To answer your specific question:
I came accross them looking for a value that would be greater than
every other float or failing that all except the greatest. Does either
meet that criteria?
Float.POSITIVE_INFINITY is, by its definition, the only
Float that is greater than
Float.MAX_VALUE. It is, however, something of a special case in terms of how it interacts with mathematical operations.
From the javadoc:
public static final float POSITIVE_INFINITY :
A constant holding the positive infinity of type float. It is equal to
the value returned by Float.intBitsToFloat(0x7f800000).
public static final float MAX_VALUE :
A constant holding the largest positive finite value of type float,
(2-2-23)·2127. It is equal to the hexadecimal floating-point literal
0x1.fffffeP+127f and also equal to Float.intBitsToFloat(0x7f7fffff).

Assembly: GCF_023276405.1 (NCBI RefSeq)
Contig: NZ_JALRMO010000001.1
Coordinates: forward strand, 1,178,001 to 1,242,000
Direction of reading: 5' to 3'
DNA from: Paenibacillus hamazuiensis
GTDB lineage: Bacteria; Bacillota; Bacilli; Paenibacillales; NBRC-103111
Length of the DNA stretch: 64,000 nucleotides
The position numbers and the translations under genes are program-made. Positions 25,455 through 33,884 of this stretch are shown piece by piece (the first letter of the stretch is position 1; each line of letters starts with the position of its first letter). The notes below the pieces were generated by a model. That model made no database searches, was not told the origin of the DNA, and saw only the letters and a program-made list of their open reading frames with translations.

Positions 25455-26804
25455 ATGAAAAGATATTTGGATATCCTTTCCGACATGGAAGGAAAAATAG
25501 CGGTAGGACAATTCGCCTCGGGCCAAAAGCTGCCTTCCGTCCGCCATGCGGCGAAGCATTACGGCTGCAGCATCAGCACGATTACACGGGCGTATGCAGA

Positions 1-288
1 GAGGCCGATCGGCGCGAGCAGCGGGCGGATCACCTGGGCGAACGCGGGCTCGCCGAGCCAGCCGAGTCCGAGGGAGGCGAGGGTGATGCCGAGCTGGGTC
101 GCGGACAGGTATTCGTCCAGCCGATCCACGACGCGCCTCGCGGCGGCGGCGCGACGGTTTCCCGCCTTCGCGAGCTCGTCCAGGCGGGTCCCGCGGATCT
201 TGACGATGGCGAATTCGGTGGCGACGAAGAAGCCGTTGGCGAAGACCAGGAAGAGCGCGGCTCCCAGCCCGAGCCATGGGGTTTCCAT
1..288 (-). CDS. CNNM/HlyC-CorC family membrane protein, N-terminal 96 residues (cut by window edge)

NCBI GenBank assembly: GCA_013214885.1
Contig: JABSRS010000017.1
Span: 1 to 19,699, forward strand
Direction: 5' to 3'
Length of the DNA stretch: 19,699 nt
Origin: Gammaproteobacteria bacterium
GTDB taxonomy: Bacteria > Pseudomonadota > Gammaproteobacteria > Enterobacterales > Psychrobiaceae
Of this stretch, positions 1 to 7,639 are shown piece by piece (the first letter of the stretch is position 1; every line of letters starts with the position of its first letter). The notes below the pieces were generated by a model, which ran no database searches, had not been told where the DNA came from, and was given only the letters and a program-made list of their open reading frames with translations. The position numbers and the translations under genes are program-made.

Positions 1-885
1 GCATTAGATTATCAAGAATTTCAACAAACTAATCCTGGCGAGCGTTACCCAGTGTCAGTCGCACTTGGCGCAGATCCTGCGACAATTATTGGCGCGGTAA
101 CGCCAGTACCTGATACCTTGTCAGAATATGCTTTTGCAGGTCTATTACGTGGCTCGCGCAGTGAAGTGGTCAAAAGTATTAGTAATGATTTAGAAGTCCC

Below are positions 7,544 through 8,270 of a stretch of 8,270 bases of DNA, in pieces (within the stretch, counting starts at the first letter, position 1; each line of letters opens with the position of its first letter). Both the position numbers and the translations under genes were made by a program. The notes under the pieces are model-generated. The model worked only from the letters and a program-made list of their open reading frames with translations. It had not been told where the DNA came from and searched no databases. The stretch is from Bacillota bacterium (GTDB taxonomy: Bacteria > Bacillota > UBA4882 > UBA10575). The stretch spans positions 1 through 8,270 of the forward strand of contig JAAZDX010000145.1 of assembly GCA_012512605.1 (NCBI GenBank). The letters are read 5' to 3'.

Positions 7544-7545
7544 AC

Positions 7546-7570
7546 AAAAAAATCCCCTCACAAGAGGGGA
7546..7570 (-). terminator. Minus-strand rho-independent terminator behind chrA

So, as you can see, according to the very literal definition is that
POSITIVE_INFINITY is greater than
MAX_VALUE by one bit.
In terms of their utility,
POSITIVE_INFINITY provides a value that you can use to recognize otherwise problematic mathematical expressions. The one used in the JDK source is
1.0f / 0.0f. The result of this expression is
POSITIVE_INFINITY, indicating that you have exceeded the upper bound of reasonable mathematics, never to return. Given the two constants
NEGATIVE_INFINITY, you can check to see if a general expression has left the bounds of the useful Floats and whether it was the positive or negative door.
MAX_VALUE, on the other hand, represents the maximum value on which you can still apply normal mathematical operations. For example,
MAX_VALUE - 1.0f is a (very slightly) smaller number than
POSITIVE_INFINITY - 1.0f, however, is still